Apple Shows No Signs of Slowing

 | Jan 27, 2012 | 11:30 AM EST
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Apple (AAPL) is garnering accolades like Dr. Spock at a Star Trek convention. Its first-quarter results, for the period ending Dec. 31, 2011, led The Wall Street Journal to declare, "Apple just knocked one out of the park." Earnings went from $6.43 a share to $13.87 a share, a meteoric 118% rise, while revenue rocketed up 73% to $46.33 billion from $26.74 billion. As the Journal reported, the company's cash is up to $97.6 billion, more than the market cap of all but 52 publicly traded companies.

Product sales increases were off the charts. Sales for the iPhone were strong enough that Apple became the largest smartphone maker in the world, garnering 23.9% of the smartphone market and displacing the previous frontrunner, Samsung, whose market share was 23.5%. However, for all of 2011, Samsung remained in front, having a 19.9% market share vs. Apple's 19.0%. iPad unit sales rose 111%, while the number of Macintosh computers sold rose 26%. The company's fading iPod sold 21% fewer units than a year earlier.

On the basis of these numbers, Apple's stock rose enough to once again make it, briefly, the world's most valuable company, before it fell back. As I write this, Exxon Mobil (XOM) is ahead by about a billion dollars.

To say Apple is on a roll is like saying Michael Jordan was on a roll whenever he was in a championship series: The statement is true, but it hardly captures the scope of the achievement. And while Apple may not be unstoppable forever, right now it seems unstoppable.

A few weeks ago, I wrote about several companies, including Apple, which received "some interest" from my guru strategies, which are computerized strategies I modeled from the writings of great Wall Street investors. Today, Apple has moved from a "some interest" stock to a "strong interest" one, by the reckoning of the latest analysis from my Martin Zweig strategy.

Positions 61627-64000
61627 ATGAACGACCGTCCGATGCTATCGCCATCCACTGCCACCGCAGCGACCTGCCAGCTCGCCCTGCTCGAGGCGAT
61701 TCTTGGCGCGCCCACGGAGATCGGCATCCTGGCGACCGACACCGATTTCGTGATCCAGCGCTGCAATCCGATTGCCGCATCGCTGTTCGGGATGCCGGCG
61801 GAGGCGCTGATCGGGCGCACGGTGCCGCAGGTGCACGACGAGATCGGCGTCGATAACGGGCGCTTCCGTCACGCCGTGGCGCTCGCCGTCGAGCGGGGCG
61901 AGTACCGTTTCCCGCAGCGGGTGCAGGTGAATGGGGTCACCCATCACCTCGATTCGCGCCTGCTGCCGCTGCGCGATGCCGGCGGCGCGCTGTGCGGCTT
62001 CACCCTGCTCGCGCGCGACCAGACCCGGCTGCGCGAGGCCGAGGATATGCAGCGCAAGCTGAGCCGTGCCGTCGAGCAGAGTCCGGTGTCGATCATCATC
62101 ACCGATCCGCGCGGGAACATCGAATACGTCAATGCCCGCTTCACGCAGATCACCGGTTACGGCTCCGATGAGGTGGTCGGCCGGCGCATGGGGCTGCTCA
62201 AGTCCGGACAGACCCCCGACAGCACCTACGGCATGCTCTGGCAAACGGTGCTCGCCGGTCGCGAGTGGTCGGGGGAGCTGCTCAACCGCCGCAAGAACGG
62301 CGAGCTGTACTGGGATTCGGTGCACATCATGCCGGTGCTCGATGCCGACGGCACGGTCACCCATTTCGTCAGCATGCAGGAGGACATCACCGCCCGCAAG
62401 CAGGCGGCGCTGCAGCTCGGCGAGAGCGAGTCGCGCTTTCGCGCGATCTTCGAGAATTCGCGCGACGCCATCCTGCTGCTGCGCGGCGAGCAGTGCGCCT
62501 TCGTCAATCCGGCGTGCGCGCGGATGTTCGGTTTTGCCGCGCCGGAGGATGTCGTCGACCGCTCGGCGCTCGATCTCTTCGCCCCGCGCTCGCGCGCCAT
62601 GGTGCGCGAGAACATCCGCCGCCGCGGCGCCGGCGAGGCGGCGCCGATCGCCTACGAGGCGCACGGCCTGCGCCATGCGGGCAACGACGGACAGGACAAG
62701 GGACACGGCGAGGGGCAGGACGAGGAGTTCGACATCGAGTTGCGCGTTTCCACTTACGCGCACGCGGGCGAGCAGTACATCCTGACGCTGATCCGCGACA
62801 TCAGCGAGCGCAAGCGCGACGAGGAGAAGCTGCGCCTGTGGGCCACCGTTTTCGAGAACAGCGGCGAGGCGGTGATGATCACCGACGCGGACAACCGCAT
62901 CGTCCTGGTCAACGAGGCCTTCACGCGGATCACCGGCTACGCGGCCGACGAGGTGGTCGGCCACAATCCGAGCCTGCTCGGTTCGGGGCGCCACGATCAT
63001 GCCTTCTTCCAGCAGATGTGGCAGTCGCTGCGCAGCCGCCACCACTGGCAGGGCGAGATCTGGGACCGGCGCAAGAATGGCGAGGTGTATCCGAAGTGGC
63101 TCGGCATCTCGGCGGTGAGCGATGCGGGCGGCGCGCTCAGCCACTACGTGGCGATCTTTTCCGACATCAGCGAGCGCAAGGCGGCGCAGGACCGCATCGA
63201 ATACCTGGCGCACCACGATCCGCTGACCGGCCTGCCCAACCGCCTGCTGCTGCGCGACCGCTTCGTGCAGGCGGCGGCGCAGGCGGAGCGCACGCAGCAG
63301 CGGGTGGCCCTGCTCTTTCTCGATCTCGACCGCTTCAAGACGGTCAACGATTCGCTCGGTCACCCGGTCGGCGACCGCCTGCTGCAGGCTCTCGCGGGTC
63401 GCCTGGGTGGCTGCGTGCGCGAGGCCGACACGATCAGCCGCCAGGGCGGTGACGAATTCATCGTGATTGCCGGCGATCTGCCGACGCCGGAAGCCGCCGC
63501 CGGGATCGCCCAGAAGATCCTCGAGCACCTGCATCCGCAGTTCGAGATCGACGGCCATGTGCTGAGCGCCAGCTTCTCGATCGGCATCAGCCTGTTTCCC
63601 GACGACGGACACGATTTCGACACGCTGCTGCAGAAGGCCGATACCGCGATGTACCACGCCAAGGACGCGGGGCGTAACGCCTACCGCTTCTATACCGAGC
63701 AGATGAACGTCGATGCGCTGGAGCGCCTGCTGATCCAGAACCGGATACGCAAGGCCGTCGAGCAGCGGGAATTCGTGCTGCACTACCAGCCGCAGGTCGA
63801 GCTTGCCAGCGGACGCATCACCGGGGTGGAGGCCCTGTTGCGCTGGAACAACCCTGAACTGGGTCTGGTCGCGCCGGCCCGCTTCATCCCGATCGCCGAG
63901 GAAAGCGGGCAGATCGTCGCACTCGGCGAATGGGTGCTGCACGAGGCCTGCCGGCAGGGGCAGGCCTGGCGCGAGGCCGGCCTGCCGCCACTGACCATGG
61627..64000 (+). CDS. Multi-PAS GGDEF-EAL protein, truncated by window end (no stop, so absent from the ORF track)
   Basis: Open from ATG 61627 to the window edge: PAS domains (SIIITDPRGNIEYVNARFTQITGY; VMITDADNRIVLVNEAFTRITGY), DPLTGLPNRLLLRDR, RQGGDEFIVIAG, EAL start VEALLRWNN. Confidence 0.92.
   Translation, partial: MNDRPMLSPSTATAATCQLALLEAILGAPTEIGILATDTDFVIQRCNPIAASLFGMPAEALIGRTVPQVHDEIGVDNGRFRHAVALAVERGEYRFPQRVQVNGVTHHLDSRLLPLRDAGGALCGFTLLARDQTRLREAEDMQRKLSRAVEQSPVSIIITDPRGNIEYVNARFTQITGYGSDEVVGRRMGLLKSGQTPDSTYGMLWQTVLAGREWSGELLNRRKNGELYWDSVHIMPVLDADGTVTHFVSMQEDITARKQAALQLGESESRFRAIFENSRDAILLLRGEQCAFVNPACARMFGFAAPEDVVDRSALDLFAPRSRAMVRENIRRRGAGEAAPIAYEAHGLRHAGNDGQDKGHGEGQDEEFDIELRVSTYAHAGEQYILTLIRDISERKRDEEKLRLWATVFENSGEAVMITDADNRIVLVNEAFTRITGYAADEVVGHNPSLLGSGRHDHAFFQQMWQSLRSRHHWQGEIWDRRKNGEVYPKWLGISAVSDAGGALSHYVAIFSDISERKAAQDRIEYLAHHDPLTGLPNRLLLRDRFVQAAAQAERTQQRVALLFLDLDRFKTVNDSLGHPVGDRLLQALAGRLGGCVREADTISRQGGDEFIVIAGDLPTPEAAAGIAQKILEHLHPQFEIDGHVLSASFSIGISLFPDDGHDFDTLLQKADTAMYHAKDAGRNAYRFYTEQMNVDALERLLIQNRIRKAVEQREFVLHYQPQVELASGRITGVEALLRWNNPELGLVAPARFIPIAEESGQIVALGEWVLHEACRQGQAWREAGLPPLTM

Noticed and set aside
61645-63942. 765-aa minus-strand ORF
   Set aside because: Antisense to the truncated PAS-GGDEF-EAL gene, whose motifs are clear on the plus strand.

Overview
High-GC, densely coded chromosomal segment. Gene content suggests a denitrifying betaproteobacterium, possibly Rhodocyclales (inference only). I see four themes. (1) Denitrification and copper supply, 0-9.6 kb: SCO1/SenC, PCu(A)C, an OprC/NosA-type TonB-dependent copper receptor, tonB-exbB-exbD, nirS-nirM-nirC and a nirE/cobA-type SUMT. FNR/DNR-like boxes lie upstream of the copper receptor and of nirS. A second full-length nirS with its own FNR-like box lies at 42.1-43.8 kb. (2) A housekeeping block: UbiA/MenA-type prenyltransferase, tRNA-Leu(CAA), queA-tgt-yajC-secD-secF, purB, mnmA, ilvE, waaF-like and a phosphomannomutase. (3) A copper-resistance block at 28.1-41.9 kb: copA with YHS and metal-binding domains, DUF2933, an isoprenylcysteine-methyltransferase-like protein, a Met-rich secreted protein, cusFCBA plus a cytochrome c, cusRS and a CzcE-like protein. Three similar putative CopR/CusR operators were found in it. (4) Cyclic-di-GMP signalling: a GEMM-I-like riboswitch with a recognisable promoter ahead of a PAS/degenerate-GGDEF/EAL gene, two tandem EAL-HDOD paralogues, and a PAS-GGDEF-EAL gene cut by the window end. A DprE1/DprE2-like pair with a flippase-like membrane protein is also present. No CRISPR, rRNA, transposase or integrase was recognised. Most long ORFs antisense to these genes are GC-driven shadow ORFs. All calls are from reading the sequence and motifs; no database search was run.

This strategy looks for stocks with a price-to-earnings ratio of at least 5, but less than 3x the current market P/E, which is 16. Apple's P/E is 12.66, which fits into the strategy's parameters. The strategy wants to see the rate of quarterly sales growth rise. The most recent rise in sales was 73.3%, which was greater than 39% growth that occurred in the first quarter last year.

This strategy requires positive earnings per share and a growth rate in the current quarter's earnings that is greater than the growth rate experienced in the same quarter a year earlier. Apple meets these tests, too. In addition, earnings have increased in each of the past five years -- an important test -- and the company has zero debt, a factor that is also very much to the Zweig strategy's liking.

Any way you slice-and-dice Apple's performance -- financially, marketing-wise, in terms of buzz or excitement -- the company is performing at a remarkable level. The stock price is lofty, but earnings are growing so rapidly that the company's P/E is quite modest. The Zweig strategy indicates that Apple is a buy, and that is hard to argue with at this time.

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